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Christmas Gift Guide

An executive order on cybersecurity

Samsung in Silicon Valley

Sony's Project Morpheus VR

San Francisco's haves and have-nots

Google Glass in the shower

Apple Watch in Paris

Lyrics Born at CNET

CNET Rocks

The Dark Web

Classic style

Project Loon takes flight

'Game of Thrones'

Inside Dolby's research labs

Hidden in plain sight

You go anywhere, be anything

Alan Turing's manuscript

Addicted to games

Nixie, the wearable selfie drone

On the road with XCAR

Glass ceilings

iPhone 6 Plus

Apple goes big with iPad Pro

Gaming

Selfies in NYC

Bright lights, big city

President Barack Obama, alongside White House officials and corporate executives, came to Stanford University in February for a first-of-its-kind summit on cybersecurity and consumer protection, where he signed an executive order on cybersecurity to promote info-sharing among the private and public sectors.

Caption by / Photo by James Martin/CNET

In September, Samsung opened a new 1.1 million-square-foot site that will house the Samsung Semiconductor Americas headquarters.

The $300 million campus, located north of downtown San Jose, California, houses research and development and sales operations for Samsung's US semiconductor business.

Caption by / Photo by James Martin/CNET

Sony showed off a new prototype of its virtual-reality headset back in March, code-named Project Morpheus, bringing it a step closer to final release, which the company says will be coming up sometime in 2016.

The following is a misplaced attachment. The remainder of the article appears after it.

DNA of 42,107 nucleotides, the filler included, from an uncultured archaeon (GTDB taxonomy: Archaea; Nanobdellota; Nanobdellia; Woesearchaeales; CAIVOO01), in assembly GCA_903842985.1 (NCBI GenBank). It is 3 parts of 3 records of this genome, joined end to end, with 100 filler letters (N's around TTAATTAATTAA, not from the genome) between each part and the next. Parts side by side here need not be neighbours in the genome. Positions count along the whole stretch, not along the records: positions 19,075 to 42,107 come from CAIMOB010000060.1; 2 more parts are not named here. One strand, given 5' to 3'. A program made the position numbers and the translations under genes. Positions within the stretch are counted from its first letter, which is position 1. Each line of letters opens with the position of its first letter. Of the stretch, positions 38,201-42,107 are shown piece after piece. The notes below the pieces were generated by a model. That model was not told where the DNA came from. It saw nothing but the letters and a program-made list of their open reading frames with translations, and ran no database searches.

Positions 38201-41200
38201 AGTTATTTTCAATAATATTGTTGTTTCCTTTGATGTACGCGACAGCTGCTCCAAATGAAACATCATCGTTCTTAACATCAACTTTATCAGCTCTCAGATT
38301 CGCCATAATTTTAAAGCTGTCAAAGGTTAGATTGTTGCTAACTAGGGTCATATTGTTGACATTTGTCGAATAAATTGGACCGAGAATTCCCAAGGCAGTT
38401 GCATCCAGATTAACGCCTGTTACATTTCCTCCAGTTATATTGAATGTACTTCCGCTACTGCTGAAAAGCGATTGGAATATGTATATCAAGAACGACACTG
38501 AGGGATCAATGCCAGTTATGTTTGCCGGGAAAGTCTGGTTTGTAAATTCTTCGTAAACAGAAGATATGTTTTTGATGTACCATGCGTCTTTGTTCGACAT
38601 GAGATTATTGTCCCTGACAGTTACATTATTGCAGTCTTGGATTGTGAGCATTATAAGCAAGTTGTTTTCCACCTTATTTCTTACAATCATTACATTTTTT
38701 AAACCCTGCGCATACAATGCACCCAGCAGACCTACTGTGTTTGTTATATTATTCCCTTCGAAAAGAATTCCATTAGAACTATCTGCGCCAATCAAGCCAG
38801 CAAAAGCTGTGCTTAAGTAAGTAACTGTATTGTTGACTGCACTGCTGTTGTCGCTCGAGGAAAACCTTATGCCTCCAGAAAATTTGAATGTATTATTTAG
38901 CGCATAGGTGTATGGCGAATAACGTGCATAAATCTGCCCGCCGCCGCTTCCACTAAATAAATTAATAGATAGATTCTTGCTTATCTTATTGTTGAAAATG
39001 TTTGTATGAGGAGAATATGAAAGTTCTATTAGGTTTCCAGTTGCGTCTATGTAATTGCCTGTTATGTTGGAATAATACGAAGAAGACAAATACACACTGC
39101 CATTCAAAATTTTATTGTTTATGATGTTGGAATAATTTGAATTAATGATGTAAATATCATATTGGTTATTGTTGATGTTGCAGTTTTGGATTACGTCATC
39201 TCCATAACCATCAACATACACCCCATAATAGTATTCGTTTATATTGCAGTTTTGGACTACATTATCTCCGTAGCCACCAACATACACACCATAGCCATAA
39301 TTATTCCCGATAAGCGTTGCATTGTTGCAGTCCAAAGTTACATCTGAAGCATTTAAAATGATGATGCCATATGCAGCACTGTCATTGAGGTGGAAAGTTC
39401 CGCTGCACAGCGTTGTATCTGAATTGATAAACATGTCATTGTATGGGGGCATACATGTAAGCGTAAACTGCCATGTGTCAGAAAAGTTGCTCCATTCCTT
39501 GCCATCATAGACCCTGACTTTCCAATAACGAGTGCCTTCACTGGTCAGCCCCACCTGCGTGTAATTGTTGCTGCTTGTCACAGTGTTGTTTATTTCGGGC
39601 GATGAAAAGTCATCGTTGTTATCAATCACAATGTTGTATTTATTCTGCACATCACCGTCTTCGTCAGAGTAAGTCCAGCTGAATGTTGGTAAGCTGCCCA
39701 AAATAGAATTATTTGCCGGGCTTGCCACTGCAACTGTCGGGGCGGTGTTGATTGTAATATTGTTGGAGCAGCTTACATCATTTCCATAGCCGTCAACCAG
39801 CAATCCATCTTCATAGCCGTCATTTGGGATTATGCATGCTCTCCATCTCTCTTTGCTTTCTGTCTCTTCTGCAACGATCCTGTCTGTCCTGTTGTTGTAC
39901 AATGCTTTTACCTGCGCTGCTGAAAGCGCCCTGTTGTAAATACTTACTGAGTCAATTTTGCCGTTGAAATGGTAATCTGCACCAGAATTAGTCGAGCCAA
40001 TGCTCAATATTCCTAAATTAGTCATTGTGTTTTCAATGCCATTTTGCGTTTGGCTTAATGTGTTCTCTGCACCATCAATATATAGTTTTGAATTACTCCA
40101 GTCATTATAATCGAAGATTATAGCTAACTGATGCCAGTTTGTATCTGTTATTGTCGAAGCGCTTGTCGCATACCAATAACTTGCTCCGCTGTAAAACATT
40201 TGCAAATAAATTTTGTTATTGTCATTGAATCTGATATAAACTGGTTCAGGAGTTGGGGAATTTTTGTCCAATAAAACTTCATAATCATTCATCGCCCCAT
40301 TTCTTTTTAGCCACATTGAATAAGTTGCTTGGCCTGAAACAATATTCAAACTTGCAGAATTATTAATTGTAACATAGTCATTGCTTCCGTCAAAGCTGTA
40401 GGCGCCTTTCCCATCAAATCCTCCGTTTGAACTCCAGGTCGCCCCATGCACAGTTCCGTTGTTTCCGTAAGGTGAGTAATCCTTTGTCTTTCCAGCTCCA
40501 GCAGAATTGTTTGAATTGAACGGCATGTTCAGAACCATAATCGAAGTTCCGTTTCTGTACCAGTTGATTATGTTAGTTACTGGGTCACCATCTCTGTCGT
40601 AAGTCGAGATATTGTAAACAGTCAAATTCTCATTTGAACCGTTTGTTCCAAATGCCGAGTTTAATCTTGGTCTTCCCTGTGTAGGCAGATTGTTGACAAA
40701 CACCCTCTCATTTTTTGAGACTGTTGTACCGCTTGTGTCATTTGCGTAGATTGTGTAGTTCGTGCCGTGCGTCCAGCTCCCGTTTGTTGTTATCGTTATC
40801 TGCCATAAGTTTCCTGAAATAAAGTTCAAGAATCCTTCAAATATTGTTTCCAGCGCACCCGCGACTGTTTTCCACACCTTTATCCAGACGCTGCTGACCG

The new device, unveiled at the Game Developers Conference here Tuesday, looks similar to the initial prototype, but Sony says it includes technical improvements that will give consumers a better experience.

"This looks like last year's model, but under the hood we've put a lot of improvements," said Shuhei Yoshida, the president of the company's Worldwide Studios for Sony Computer Entertainment. Yoshida added that this version of Morpheus "is close to the final consumer product."

Caption by / Photo by James Martin/CNET

As San Francisco perpetually grapples with the divide between the rich and poor, the once derelict mid-Market St. corridor has been a focus of recent change.

As tech companies like Twitter, Zendesk, Uber, Yammer and Dolby move in to the neighborhood, San Francisco's Tenderloin district is changing. But as much as it changes, much remains the same.

Caption by / Photo by James Martin/CNET